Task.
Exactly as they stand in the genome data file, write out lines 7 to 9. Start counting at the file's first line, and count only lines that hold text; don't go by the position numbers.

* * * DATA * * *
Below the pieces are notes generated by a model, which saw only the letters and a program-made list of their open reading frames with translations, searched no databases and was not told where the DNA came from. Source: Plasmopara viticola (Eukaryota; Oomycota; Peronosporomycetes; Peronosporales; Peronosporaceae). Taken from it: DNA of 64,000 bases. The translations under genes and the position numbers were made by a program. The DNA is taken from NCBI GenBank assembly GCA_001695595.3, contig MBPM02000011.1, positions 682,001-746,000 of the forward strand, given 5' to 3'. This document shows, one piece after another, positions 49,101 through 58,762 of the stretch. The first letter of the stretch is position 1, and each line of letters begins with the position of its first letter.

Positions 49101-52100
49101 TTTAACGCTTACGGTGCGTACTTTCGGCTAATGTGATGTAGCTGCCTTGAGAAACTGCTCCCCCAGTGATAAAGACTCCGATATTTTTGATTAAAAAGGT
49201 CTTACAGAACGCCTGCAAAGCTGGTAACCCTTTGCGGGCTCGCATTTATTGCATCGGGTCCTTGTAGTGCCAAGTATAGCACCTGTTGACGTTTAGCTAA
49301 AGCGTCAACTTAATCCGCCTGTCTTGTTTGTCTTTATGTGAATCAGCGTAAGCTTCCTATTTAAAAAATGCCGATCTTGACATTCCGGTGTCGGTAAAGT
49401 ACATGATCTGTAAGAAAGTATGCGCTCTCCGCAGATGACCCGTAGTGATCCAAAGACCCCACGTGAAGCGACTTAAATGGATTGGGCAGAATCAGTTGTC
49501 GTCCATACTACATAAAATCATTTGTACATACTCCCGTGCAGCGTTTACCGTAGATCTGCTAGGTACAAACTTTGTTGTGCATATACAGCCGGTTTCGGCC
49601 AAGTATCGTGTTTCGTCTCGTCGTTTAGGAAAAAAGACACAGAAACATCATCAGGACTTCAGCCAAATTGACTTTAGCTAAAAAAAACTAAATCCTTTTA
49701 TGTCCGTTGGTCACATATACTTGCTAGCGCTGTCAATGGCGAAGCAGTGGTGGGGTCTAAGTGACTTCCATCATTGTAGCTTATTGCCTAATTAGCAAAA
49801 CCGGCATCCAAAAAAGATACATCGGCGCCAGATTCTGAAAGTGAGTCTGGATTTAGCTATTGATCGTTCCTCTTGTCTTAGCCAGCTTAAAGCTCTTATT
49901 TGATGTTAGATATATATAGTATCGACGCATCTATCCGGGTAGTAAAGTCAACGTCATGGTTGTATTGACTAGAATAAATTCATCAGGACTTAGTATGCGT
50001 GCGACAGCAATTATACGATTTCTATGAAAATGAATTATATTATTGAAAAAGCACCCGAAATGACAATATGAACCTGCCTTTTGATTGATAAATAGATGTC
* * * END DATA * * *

49501 GTCCATACTACATAAAATCATTTGTACATACTCCCGTGCAGCGTTTACCGTAGATCTGCTAGGTACAAACTTTGTTGTGCATATACAGCCGGTTTCGGCC
49601 AAGTATCGTGTTTCGTCTCGTCGTTTAGGAAAAAAGACACAGAAACATCATCAGGACTTCAGCCAAATTGACTTTAGCTAAAAAAAACTAAATCCTTTTA
49701 TGTCCGTTGGTCACATATACTTGCTAGCGCTGTCAATGGCGAAGCAGTGGTGGGGTCTAAGTGACTTCCATCATTGTAGCTTATTGCCTAATTAGCAAAA